Law and Politics

The New Organizing

May 14, 2013
By Neal Tepel

Across the country Workers Organizing Committees are being formed supported by UFCE, SEIU and other progressive labor organizations. These organizing committees have linked to local community groups creating a powerful force for workers. Workers Organizing Committees are demanding increased wages for employees in retail and fast-food industries as well as improved working conditions.

At more than 150 Wal-Mart stores, workers and community activists are calling on the chain to regularize employees’ work schedules. Hundreds of fast-food and retail employees throughout the United States are asking for a minimum raise of $15-an-hour and the right to form a union. One-day strikes and demonstrations are taking place across the country in stores that pay low wages as McDonald’s, Dunkin’ Donuts, Subway, and Walmart.

With collective bargaining in the private sector in decline, only 6.6 percent of private-sector employees are union members, and the legal obstacles to organizing new members continue to exist, SEIU, UFCW, UAW, and OPEIU are shifting their focus to actions that publicize the economic and social costs of ever-growing low-wage employment.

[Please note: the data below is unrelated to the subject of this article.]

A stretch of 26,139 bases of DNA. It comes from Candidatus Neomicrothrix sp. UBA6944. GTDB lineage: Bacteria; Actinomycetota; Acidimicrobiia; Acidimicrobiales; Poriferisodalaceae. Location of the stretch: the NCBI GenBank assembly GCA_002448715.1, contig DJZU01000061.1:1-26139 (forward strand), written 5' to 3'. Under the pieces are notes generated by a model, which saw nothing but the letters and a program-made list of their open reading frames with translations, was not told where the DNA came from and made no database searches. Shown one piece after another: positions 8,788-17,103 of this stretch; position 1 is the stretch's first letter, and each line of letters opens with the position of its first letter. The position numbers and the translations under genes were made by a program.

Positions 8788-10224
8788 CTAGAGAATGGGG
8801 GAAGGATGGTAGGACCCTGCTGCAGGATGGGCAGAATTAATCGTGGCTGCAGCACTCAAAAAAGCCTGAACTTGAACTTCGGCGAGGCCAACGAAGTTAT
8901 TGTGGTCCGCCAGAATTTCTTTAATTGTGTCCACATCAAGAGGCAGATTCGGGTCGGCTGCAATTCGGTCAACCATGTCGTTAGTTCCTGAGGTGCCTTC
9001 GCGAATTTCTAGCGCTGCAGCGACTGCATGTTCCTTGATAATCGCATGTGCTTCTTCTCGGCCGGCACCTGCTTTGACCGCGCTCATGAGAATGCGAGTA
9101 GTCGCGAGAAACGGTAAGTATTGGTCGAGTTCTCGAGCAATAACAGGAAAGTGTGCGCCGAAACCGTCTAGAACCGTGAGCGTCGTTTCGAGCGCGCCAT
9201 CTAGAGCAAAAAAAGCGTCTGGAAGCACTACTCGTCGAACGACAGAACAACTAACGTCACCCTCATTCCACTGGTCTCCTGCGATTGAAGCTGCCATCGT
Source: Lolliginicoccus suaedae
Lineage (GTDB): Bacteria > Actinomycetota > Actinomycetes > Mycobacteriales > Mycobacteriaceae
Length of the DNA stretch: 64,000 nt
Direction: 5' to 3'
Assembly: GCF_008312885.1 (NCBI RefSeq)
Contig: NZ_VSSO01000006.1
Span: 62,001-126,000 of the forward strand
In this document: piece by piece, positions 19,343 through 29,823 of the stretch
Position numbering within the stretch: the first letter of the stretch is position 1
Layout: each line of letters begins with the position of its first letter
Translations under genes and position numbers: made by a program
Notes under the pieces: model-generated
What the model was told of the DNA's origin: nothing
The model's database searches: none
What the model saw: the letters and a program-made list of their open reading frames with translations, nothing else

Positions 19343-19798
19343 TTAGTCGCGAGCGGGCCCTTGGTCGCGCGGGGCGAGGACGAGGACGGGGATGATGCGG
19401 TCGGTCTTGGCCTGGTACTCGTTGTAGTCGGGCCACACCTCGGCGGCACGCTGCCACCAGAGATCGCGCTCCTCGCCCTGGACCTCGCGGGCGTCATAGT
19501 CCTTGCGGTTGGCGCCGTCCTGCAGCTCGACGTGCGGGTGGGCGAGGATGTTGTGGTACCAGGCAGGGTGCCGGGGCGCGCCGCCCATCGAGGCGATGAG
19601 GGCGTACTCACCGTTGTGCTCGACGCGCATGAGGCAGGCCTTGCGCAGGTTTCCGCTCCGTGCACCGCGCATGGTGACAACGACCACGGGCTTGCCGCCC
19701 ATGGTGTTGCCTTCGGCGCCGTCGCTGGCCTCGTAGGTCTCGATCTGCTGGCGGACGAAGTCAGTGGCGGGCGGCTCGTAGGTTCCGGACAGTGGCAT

A classical example of this new strategy is the formation of the Wal-Mart employees committees. Backed by UFCW
thousands of Wal-Mart workers have formed associations, not a union. Working with community groups the associations have been effective in forcing Wal-Mart to make employee policy changes benefiting workers.
At a time when nearly 19 in 20 private-sector workers don’t belong to union, these initiatives are a back door approach to union organizing and should be expanded.

May 14, 2013

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